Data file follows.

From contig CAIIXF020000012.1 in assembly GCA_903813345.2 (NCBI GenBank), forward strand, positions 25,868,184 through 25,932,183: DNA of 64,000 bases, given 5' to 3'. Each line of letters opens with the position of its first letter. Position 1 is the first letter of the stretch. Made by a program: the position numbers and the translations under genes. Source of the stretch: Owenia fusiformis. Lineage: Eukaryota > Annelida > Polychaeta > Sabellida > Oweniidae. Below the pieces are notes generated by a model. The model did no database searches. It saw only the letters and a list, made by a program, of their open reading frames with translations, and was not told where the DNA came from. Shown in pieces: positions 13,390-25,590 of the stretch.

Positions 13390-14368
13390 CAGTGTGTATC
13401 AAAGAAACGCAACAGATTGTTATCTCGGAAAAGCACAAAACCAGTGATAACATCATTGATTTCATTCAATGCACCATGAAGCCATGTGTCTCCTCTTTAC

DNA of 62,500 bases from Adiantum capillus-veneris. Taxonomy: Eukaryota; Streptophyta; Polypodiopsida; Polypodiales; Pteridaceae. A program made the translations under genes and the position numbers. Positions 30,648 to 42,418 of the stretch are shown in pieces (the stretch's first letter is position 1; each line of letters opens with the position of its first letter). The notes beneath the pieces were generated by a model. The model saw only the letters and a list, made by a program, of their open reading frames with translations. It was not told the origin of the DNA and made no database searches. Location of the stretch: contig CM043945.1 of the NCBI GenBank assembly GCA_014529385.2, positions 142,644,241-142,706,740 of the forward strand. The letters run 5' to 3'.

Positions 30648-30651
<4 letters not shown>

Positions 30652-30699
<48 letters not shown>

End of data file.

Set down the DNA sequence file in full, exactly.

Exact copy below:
From contig CAIIXF020000012.1 in assembly GCA_903813345.2 (NCBI GenBank), forward strand, positions 25,868,184 through 25,932,183: DNA of 64,000 bases, given 5' to 3'. Each line of letters opens with the position of its first letter. Position 1 is the first letter of the stretch. Made by a program: the position numbers and the translations under genes. Source of the stretch: Owenia fusiformis. Lineage: Eukaryota > Annelida > Polychaeta > Sabellida > Oweniidae. Below the pieces are notes generated by a model. The model did no database searches. It saw only the letters and a list, made by a program, of their open reading frames with translations, and was not told where the DNA came from. Shown in pieces: positions 13,390-25,590 of the stretch.

Positions 13390-14368
13390 CAGTGTGTATC
13401 AAAGAAACGCAACAGATTGTTATCTCGGAAAAGCACAAAACCAGTGATAACATCATTGATTTCATTCAATGCACCATGAAGCCATGTGTCTCCTCTTTAC

DNA of 62,500 bases from Adiantum capillus-veneris. Taxonomy: Eukaryota; Streptophyta; Polypodiopsida; Polypodiales; Pteridaceae. A program made the translations under genes and the position numbers. Positions 30,648 to 42,418 of the stretch are shown in pieces (the stretch's first letter is position 1; each line of letters opens with the position of its first letter). The notes beneath the pieces were generated by a model. The model saw only the letters and a list, made by a program, of their open reading frames with translations. It was not told the origin of the DNA and made no database searches. Location of the stretch: contig CM043945.1 of the NCBI GenBank assembly GCA_014529385.2, positions 142,644,241-142,706,740 of the forward strand. The letters run 5' to 3'.

Positions 30648-30651
<4 letters not shown>

Positions 30652-30699
<48 letters not shown>